The consumer goods giant Unilever is facing an investor backlash at its annual meeting next month over millions of pounds in bonuses handed to its top two executives.
Sky News has learnt that the advisory service run by the Investment Association (IA), the fund managers' body, has issued a "red-top" warning in relation to Unilever's remuneration report.
The alert threatens to embarrass the owner of Dove shampoo and Marmite at a time when relations with investors are being strained by the company's decision to relocate its headquarters to the Netherlands.
City sources said on Friday that the IA "red-top" related to the decision by Unilever's remuneration committee to award annual bonuses worth €2.3m to Paul Polman, its chief executive, and €1.1m to Graeme Pitkethly, the chief financial officer.
The bonuses were the maximum possible under the company's existing remuneration policy, which is being overhauled this year.
The IVIS service is understood to have been angered by that decision because Unilever's underlying sales growth for last year fell short of the target figure by a small margin.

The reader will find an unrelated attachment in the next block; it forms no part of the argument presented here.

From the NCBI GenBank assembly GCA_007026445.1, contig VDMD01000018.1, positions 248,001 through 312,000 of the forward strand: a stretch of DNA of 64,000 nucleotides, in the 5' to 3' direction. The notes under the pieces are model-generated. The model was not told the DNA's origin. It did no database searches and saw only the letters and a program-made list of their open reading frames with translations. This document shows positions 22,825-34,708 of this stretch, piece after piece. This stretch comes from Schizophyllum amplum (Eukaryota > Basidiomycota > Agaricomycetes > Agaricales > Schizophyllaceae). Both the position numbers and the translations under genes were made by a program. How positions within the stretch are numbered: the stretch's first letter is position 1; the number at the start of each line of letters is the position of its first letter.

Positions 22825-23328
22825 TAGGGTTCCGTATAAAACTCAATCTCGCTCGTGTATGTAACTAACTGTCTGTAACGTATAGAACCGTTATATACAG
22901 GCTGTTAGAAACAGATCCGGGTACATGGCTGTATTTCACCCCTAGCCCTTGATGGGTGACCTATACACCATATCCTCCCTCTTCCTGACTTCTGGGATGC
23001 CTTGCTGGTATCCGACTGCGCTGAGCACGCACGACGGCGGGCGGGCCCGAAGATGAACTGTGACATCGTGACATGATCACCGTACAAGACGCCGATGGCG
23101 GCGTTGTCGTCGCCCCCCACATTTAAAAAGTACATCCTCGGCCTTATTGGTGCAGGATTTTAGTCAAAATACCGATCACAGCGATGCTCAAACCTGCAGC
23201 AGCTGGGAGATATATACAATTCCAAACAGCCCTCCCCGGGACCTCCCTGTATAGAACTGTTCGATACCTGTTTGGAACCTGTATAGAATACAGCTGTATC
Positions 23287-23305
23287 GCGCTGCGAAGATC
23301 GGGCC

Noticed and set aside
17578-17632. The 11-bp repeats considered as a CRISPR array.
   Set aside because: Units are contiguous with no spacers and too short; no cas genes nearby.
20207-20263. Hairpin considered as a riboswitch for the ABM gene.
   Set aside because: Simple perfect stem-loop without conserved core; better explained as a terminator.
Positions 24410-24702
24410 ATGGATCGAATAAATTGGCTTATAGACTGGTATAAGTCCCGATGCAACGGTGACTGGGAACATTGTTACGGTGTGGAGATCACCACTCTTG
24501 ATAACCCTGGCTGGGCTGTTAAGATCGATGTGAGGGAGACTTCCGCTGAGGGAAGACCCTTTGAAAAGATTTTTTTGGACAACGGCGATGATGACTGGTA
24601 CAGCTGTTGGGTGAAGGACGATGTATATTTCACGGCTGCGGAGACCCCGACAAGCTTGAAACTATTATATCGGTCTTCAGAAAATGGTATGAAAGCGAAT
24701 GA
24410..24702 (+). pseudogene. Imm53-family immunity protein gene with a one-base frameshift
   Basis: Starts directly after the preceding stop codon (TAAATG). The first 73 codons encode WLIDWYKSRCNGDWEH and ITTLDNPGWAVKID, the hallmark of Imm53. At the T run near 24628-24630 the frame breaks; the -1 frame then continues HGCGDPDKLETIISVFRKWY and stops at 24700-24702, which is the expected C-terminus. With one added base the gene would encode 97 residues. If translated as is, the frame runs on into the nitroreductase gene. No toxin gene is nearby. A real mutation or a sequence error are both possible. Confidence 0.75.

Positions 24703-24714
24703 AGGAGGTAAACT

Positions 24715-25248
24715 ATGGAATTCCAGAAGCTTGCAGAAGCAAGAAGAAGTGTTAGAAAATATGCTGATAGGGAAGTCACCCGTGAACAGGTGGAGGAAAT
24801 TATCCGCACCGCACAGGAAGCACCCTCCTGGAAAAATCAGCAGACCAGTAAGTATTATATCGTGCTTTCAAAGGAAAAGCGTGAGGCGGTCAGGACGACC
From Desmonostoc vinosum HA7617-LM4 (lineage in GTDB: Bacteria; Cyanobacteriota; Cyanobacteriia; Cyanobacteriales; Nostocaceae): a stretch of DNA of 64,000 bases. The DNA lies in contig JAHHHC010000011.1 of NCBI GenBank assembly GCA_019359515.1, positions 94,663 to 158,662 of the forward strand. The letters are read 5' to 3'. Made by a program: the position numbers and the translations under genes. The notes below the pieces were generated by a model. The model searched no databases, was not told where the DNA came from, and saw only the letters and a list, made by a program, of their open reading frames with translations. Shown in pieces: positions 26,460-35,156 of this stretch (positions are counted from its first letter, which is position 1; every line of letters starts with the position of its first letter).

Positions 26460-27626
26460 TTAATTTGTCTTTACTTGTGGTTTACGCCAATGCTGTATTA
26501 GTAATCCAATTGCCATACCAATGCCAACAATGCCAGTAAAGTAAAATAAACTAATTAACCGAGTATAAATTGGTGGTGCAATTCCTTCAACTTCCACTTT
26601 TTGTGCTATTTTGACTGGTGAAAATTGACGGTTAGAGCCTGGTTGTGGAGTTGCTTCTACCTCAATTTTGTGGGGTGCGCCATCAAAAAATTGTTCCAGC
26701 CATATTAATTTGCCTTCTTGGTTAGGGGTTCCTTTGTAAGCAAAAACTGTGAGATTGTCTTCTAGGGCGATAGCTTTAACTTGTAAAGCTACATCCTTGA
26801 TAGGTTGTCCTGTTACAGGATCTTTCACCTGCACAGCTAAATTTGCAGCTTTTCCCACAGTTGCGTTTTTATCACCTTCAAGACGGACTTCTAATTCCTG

Ann Fudge, the non-executive director who chairs the remuneration committee, wrote in the annual report that the duo's bonus awards reflected their "very strong personal commitment" and "leadership".
Their bonuses contributed to total pay packages worth €11.7m and €3.1m for Mr Polman and Mr Pitkethly respectively.
It was unclear on Friday whether major institutional investors planned to vote against the remuneration report at Unilever's AGM on May 2.
Shareholder advisory agencies, which can influence large percentages of public company investors' voting decisions, are also piling the pressure on Unilever's board.
In its report issued on Friday, a copy of which has been seen by Sky News, ISS recommended that investors oppose Unilever's remuneration policy - a resolution which is voted on every three years and is binding.
ISS said it continued to have concerns about increases to fixed pay and the annual bonus potential, justifying investor opposition.
A big protest vote on boardroom pay at Unilever would embarrass Mr Polman, who has claimed in the past to be "embarrassed" by his remuneration and suggested that he would work for nothing.
It would also underline strained relations with the City as Unilever waits to discover whether it will remain a constituent of the FTSE-100 index when it scraps its UK joint headquarters.
The company, which also owns Lynx deodorant and the ice cream brand Magnum, said no jobs would be affected by the move and that its decision had not been influenced by Brexit.
Unilever employs 7,500 people in Britain, more than twice the size of its Dutch workforce.
Mr Polman plans to retire next year after a decade at the helm.
Last year, he unveiled big changes including the sale of its spreads business in the wake of an unsolicited £115bn takeover approach from Kraft Heinz.
The IA and Unilever declined to comment.
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